Ted Karras gives experience of a lifetime to lifelong Bengals fan with ALS
CINCINNATI (WXIX) - A chance introduction between a family of lifelong Bengals fans and team captain Ted Karras has now evolved into a friendship.
It’s a great picture: a father and son with a team captain of the Cincinnati Bengals.
If every picture is worth something greater, this one is worthy of a bigger picture.
“It’ll mean more to me and my family than Ted or anybody will ever know,” explained Zach Leimberger.
The Leimberger family are good, diehard Bengals fans.
Their family friendship with one of the best Bengals started with a random encounter after Karras’ introduction at the stadium.
“Well, I met Zach my first week in Cincinnati,” Karras remembers. “Him and his friends came up to me. I went up to the Oak Tavern to watch the draft and...”
Zach says, “before I walked away, [Karras] asked me if I wanted to join, you know, sit down and watch the draft. We ended up hanging out the rest of that evening.”
Signed in the off-season to help bolster the Bengals’ offensive line, Karras did more than connect with his new teammates; he connected with his new friend.
“Ted texted me out of nowhere, you know, said that he had found out that my dad had ALS and knew he was a big fan, and you never know when ALS is going to decide to take its course,” Zach explains. “I mean, my grandfather had it for nine years, and my great grandfather only had it for a year-and-a-half, so for me, it’s just like, would this be the last opportunity, you know, that my dad and I would have to have a great experience together. It was huge.”
The all-access experience started on the Paycor Stadium practice field: A meeting and picture with Karras and a seat on the 50-yard line to watch a Bengals practice.
“Zac [Taylor] came over and talked to my dad and said, you know, he was so happy to have him as a fan,” Zach remembers from that experience. “And after Zac was done talking to my dad, Ted came over and had the whole offensive line come over, and they stood in a single-file line, La’el Collins, all the guys, they shook my dad’s hand and, you know, said, ‘hey, Mr. Leimberger, thanks so much for coming to practice,’ which was amazing in itself and after that was done you heard Ted go, ‘hey, Joey B! Hey, Joey B!’”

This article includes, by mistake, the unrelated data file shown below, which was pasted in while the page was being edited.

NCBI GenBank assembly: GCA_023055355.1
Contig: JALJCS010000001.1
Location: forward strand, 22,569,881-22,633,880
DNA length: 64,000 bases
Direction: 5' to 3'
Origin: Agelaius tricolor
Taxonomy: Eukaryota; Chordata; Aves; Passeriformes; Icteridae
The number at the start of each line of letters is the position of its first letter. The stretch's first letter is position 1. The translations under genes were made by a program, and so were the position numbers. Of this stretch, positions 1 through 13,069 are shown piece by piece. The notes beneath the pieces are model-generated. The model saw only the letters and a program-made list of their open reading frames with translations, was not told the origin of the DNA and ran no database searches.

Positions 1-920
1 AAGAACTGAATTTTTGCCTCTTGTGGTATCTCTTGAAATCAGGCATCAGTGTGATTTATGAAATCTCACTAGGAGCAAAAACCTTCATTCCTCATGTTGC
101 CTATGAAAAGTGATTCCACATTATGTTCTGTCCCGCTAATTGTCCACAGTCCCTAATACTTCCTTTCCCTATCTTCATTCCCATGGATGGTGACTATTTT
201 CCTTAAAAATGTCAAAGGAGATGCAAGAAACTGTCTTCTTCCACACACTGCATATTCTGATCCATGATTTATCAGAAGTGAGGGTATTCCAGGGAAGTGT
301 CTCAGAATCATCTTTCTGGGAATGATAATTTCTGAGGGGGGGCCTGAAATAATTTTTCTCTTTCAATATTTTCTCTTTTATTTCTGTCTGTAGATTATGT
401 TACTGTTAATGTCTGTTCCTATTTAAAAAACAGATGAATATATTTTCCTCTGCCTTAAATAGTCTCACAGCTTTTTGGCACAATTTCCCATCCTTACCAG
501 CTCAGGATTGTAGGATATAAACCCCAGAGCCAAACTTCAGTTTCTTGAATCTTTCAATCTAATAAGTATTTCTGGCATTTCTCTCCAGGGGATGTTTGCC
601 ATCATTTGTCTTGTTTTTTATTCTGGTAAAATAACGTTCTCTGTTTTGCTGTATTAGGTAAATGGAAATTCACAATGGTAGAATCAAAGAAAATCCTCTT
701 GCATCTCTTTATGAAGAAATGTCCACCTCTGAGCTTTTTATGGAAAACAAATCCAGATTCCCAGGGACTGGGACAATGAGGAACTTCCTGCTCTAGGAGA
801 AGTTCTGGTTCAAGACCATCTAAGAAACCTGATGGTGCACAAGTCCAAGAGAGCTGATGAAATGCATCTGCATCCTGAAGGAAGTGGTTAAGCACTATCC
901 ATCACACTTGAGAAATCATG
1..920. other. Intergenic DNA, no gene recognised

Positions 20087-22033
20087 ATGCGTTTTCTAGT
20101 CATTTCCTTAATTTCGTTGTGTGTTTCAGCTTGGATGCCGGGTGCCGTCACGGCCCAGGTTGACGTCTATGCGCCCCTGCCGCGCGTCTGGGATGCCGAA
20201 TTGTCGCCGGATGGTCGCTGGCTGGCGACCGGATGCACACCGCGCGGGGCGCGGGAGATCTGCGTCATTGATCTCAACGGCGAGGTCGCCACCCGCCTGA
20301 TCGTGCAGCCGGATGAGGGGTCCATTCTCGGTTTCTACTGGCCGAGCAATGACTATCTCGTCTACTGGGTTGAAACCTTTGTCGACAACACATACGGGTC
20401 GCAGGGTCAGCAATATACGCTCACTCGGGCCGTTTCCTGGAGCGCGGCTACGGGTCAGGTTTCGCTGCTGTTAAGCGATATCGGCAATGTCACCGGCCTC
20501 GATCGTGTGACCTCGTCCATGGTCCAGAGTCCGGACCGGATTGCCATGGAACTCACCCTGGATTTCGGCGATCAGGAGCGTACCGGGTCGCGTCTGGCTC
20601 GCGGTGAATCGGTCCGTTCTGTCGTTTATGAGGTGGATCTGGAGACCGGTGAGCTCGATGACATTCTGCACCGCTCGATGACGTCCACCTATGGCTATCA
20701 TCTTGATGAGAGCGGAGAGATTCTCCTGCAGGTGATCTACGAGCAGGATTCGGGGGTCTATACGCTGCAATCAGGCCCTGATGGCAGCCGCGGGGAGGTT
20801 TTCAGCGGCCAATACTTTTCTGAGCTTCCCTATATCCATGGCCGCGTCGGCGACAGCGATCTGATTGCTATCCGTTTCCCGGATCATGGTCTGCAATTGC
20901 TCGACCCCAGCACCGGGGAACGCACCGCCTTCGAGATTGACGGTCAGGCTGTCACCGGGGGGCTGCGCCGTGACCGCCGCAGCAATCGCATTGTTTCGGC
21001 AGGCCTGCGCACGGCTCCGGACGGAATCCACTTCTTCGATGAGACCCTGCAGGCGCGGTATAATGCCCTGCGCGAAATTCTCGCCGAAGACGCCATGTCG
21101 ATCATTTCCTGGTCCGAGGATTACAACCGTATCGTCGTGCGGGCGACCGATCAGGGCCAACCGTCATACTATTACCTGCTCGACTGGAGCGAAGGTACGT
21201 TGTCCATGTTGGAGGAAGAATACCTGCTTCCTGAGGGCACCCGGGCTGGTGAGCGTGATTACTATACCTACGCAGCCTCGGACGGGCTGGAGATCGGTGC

Zach says the next thing he knew, Joe Burrow was walking their way.
“Joe looked over, and Ted had Joe come over, and he signed my dad’s hat and, you know, asked my dad about being a fan, and I mean he - everything about the experience with the Bengals organization that day was just genuine,” Zach says.
Energized by the experience, it was as if the day lifted Jerry Leimberger out of his seat to chat with Karras one more time.
ALS is a life-changing diagnosis, but, for one day, the moments with the Bengals made for a lifetime experience for a new group of lifelong friends.
“I didn’t even think I could become more of a Bengals fan, but then after doing that just - for Joe to come over and take time out of his day to come talk to my dad and, obviously, all of the other guys, it was emotional,” Zach explains. “It was fun.”
The experience is not lost on Karras either.
“To be able to share that with lifelong fans and now, hopefully, lifelong friends of mine, I was just really glad to share some of the Bengals with them, and people around here have been fans for a long time, waiting for a long time for this team, and we want to do our best for them,” Karras says.
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